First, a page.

May 8, 2009
‘Solos’ invokes a singular direction in modern dance
by David Ollington
In 1994, a group of energetic, ambitious modern dancers combined their efforts to form a dance ensemble known as aha! dance theatre. For several years they operated consensually, giving full weight to everyone’s input regarding decisions, vision, even scheduling.
After four years, the structure of aha! changed to a company with two artistic directors, Michelle Diane Brown and Susan Rieger, overseeing an ensemble of professional dancers. In 2004, Brown struck out on her own starting Kacico Dance, a dance company and school with her in the driver’s seat. Brown elided the phrase “Kansas City Contemporary Dance” to create the word “Kacico.”
This process, a move from collective to singular artistic direction, recurs in the history of American modern dance. An early example historically was a group titled Grand Union. Established in 1970 in New York City, it included some of the “grandest” names in the field of post-modern dance and dissolved after six years, each artist consequently following individual, respective paths. Contemporary Dance in Fort Worth and Gash/Voigt in St. Louis represent more regional examples of modern dance companies that either evolved to singular artistic direction or dissolved because of differences among dual leaders.
Brown gave herself the opportunity to shape her own vision. The company’s name, location, philosophy, and manner of promotion all carry Brown’s crafting. Her most recent production, A Concert of Solos, presents an evening of dances performed by single individuals, reaffirming the singularity of her company’s paradigm.
Kacico executes the concert in a dance studio at West Pennway and 26th, just north of Penn Valley Park. Walk up the stairs in the office building, go down the hall, and enter a studio/theatre. The location gives the event an urban edge and an experimental feel. Rather than offering a formal concert in an auditorium, Brown concocted a vanguard, post-modern showing of work.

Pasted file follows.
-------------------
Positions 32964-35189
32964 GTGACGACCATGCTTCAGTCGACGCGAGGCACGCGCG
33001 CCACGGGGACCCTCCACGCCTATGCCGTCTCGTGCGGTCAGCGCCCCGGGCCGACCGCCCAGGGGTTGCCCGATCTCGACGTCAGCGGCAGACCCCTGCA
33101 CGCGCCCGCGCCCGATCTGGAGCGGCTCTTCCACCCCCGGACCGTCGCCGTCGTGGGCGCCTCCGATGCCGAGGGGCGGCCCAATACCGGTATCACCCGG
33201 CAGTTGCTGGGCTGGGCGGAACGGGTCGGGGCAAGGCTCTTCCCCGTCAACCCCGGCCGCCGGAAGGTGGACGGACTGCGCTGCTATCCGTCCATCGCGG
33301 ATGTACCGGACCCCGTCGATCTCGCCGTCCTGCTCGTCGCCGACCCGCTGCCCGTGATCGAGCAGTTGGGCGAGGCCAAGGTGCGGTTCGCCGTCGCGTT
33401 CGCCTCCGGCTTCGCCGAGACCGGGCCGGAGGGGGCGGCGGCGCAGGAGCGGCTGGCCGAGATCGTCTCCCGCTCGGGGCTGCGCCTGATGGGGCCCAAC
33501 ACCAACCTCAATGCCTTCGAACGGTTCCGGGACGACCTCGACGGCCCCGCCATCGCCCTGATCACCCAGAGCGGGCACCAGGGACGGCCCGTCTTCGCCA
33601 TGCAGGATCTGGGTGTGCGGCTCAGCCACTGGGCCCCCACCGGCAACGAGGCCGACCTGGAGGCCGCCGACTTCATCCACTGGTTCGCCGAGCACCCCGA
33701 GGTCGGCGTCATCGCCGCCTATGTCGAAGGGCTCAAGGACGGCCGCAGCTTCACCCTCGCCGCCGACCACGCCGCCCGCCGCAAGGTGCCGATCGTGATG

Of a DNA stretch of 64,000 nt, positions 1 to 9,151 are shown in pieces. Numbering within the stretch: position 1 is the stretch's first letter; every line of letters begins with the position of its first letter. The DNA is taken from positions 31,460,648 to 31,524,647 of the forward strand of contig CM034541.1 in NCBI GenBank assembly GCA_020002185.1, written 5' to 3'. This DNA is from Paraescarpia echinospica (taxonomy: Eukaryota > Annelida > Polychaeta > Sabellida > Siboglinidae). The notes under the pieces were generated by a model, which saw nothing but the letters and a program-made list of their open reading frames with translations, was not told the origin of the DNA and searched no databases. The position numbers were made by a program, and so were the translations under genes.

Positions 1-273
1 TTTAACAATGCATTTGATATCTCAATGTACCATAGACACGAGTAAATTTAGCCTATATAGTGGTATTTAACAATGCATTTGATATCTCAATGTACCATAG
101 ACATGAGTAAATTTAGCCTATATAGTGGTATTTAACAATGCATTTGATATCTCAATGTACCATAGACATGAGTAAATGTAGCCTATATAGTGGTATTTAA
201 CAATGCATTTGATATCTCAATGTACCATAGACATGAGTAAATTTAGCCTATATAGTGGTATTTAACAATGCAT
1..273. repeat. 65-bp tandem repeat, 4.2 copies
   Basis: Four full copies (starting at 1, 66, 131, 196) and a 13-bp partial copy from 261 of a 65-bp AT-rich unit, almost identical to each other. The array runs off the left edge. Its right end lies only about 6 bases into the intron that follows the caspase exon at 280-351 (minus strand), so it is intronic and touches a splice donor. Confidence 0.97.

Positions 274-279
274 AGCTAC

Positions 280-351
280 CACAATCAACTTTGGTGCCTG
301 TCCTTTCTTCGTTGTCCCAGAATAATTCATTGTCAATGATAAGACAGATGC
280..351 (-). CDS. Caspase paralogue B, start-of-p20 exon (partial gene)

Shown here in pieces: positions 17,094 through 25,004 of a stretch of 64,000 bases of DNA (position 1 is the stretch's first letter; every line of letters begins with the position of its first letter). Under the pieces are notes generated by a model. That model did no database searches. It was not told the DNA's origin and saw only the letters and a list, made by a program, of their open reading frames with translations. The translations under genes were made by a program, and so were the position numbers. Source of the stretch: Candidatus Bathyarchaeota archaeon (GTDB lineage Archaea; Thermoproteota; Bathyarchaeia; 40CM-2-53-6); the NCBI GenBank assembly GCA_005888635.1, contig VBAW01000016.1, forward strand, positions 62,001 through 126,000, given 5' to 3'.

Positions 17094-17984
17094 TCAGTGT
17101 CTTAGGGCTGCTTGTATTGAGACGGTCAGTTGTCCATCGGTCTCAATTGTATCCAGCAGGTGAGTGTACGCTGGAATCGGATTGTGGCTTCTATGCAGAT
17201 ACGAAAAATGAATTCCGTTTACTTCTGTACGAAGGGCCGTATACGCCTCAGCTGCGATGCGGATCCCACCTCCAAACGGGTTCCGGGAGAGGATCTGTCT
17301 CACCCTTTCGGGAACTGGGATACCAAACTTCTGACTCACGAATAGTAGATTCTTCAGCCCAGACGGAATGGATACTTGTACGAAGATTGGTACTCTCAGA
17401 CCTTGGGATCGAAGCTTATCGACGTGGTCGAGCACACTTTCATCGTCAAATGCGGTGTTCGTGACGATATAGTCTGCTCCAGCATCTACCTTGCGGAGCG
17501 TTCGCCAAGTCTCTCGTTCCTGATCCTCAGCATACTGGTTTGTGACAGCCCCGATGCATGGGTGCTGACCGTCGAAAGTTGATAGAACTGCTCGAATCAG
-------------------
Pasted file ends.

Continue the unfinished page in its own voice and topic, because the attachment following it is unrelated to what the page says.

Brown choreographed six of the solos on the program, contracted three guest artist works, and allowed two of the company dancers to set pieces. Viewing an evening of only dance solos causes an audience to note not only contrasting elements of each but also commonalities. Several of the musical selections for the dances involve extensive use of silence — no musical accompaniment. The urban setting of the show serves this choice well — true silence doesn’t exist.
These moments of the dances allow us to hear as music the passing traffic noises and the occasional siren, an opportunity unavailable in most auditoriums. The thinner walls of the office building thereby increase the ephemerality of the concert; we know that tomorrow night’s concert will have different “music” during those segments.
When patrons attend the ballet, they accept the convention of extensive program notes to explain the onstage action. This particularly holds true for story ballets — one needs to know the story to follow the plot. Modern dance choreographers as a rule eschew program notes; the dances should speak for themselves. Brown has emphatically broken this rule. Each solo has a detailed explanation in the program. The lights come up in between each dance to allow audience perusal thereof.